A test of the effects of linguistic stereotypes in children's animated film: A language attitude study.

A test of the effects of linguistic stereotypes in children's animated film: A language attitude study.

Date: May 2007
Creator: Trowell, Melody
Description: This study examined the claim that animated films influence childrens' opinions of accented-English. Two hundred and eighteen 3rd through 5th graders participated in a web-based survey. They listened to speakers with various accents: Mainstream US English (MUSE), African American Vernacular English (AAVE), French, British, and Arabic. Respondents judged speakers' personality traits (Work Ethic, Wealth, Attitude, Intelligence), assigned jobs/life positions, and provided personal information, movie watching habits, and exposure to foreign languages. Results indicate: (1) MUSE ranks higher and AAVE lower than other speakers, (2) jobs/life positions do not correlate with animated films, (3) movie watching habits correlate with AAVE, French, and British ratings, (4) foreign language exposure correlates with French, British, and Arabic ratings.
Contributing Partner: UNT Libraries
Big hair and big egos: Texan stereotypes in American entertainment media as formed through television viewing.

Big hair and big egos: Texan stereotypes in American entertainment media as formed through television viewing.

Date: August 2006
Creator: Burdette, Catherine Bowers
Description: This thesis explores the stereotypes of Texans portrayed in American entertainment media, and attempts to identify the reasons for both the existence, and persistence of these images. The study includes a brief history of Texas, and background information on the formulation of stereotypes. Cultivation theory is used to explain the process of stereotypes formed through television viewing. Content analysis of the responses from an on line survey involving 52 participants revealed that people outside the state of Texas have strong perceptions about Texans that are consistent with media representations. As the level of television viewership increased, so did the indelibility of the impressions. Those who watch more television were more likely to perceive the image of Texans as negative, and less likely to change their opinions of Texans after visiting the state.
Contributing Partner: UNT Libraries
A treasure hunt.

A treasure hunt.

Date: March 1980
Creator: Wilson, Christopher Bernard.
Description: An illustrated children's book which tells the story of a neighborhood treasure hunt designed to encourage children to learn about the active daily lives of elderly people in their community.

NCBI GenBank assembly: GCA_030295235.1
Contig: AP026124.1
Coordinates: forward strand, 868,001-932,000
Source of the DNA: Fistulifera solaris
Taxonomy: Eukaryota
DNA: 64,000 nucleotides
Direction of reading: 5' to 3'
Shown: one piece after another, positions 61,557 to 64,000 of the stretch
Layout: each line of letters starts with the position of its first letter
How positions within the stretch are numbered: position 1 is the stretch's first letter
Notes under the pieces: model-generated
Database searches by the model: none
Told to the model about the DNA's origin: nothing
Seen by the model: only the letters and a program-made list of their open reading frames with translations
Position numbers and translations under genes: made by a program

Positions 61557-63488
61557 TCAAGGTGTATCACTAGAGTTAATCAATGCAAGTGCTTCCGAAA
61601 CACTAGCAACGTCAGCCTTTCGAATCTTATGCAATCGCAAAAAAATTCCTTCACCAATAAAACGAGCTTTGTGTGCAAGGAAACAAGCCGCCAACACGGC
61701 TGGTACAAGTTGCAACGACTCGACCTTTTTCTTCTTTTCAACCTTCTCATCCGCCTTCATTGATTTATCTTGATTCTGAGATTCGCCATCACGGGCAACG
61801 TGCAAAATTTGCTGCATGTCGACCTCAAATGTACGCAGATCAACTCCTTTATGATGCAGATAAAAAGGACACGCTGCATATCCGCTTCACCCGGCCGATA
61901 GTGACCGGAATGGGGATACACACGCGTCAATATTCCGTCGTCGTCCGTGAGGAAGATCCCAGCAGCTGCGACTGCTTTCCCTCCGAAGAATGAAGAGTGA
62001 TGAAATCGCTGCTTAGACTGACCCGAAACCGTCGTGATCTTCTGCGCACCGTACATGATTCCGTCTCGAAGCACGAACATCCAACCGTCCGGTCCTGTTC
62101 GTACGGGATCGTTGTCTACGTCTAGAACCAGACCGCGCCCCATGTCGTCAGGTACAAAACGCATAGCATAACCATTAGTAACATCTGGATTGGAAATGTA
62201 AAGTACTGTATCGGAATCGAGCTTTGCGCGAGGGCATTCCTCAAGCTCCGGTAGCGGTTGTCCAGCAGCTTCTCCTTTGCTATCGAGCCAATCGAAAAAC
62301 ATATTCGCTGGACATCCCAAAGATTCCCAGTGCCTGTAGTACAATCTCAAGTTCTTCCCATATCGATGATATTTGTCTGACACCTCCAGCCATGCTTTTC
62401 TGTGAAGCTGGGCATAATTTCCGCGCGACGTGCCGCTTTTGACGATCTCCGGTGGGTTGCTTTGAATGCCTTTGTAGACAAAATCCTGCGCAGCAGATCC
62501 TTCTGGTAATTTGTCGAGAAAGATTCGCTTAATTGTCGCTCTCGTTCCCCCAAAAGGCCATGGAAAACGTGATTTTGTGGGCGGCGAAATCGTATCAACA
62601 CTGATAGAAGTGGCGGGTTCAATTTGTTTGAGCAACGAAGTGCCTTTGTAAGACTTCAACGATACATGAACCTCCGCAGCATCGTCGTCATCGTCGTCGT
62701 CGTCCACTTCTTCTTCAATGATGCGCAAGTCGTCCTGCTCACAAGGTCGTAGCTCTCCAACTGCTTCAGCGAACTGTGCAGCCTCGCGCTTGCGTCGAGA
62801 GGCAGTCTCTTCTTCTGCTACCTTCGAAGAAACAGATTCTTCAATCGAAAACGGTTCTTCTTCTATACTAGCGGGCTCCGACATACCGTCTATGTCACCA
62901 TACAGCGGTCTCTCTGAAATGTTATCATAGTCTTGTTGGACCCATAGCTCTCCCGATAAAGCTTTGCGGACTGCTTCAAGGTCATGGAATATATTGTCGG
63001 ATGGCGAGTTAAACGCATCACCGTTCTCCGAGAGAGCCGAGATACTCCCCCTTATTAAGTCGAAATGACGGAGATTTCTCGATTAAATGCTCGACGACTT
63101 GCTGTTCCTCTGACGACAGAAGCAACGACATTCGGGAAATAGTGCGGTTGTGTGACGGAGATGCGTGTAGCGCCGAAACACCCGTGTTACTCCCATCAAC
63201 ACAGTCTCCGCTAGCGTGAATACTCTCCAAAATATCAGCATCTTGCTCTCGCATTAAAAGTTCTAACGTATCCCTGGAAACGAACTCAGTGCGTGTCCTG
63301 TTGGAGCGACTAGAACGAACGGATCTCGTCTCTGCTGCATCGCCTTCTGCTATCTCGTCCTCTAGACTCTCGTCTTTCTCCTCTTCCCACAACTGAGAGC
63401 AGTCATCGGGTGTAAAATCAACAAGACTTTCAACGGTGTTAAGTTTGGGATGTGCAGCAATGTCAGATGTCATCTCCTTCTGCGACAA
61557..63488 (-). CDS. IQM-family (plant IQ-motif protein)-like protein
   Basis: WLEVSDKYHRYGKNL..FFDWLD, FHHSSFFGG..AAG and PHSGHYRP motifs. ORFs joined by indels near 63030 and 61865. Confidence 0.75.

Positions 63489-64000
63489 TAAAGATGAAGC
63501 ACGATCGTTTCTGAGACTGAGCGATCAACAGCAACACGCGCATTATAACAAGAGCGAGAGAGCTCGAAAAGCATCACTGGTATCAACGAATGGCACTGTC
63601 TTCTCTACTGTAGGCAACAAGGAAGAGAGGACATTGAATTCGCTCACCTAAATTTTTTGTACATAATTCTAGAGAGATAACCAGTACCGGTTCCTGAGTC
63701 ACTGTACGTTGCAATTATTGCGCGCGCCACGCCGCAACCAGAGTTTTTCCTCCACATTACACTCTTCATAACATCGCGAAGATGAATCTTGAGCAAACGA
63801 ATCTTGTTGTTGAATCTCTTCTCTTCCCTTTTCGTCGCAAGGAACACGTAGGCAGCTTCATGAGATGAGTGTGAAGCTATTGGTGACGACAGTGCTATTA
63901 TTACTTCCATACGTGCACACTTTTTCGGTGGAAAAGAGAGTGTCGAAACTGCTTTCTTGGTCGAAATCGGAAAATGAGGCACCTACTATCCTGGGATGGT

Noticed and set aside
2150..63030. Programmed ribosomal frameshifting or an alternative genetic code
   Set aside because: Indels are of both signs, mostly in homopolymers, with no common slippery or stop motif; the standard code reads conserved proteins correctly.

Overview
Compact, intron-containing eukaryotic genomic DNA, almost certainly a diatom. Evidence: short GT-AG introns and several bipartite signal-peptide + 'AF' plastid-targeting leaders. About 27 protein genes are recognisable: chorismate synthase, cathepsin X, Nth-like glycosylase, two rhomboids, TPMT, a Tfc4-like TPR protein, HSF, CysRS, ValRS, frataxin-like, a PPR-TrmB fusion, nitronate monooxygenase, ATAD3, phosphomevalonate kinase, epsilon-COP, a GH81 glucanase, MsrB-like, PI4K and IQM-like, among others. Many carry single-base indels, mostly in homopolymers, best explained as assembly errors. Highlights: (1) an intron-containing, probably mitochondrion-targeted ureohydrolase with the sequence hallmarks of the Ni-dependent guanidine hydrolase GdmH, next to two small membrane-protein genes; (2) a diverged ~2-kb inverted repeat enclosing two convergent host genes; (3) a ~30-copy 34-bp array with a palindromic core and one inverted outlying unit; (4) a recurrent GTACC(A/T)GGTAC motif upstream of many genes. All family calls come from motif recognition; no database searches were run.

Contributing Partner: UNT Libraries Government Documents Department
"According to Their Wills and Pleasures": The Sexual Stereotyping of Mormon Men in American Film and Television

"According to Their Wills and Pleasures": The Sexual Stereotyping of Mormon Men in American Film and Television

Date: May 2009
Creator: Sutton, Travis
Description: This thesis examines the representation of Mormon men in American film and television, with particular regard for sexual identity and the cultural association of Mormonism with sexuality. The history of Mormonism's unique marital practices and doctrinal approaches to gender and sexuality have developed three common stereotypes for Mormon male characters: the purposeful heterosexual, the monstrous polygamist, and the self-destructive homosexual. Depending upon the sexual stereotype in the narrative, the Mormon Church can function as a proponent for nineteenth-century views of sexuality, a symbol for society's repressed sexuality, or a metaphor for the oppressive effects of performing gender and sexuality according to ideological constraints. These ideas are presented in Mormon films such as Saturday's Warrior (1989) as well as mainstream films such as A Mormon Maid (1917) and Advise and Consent (1962).
Contributing Partner: UNT Libraries
The making of the documentary film Women in Red.

The making of the documentary film Women in Red.

Date: August 2008
Creator: Horst, Jennifer Lynne
Description: Though the remnants of a stereotype created over two millennia ago still thrive in American popular culture today, redheaded women are enjoying a more positive role in society than they have ever seen before. Women in Red explores the experience of the redheaded woman in America today by examining how the stereotypes have affected a small group of them, how these women relate to the stereotypes, and why, given the verisimilitude of the stereotype, a non-redheaded woman would embrace such an identity with the simple act of dying her hair red. This is the story behind the experience that is Women in Red.
Contributing Partner: UNT Libraries
Fighting Fat:: How Do Fat Stereotypes Influence Beliefs About Physical Education

Fighting Fat:: How Do Fat Stereotypes Influence Beliefs About Physical Education

Date: November 2008
Creator: Greenleaf, Christy; Martin, Scott B. & Rhea, Deborah J.
Description: This article discusses how fat stereotypes influence beliefs about physical education. The purpose of this study was to examine college students' beliefs about youth obesity, the roles of schools and physical education in addressing obesity, and the training they receive to work with overweight youth.
Contributing Partner: UNT College of Education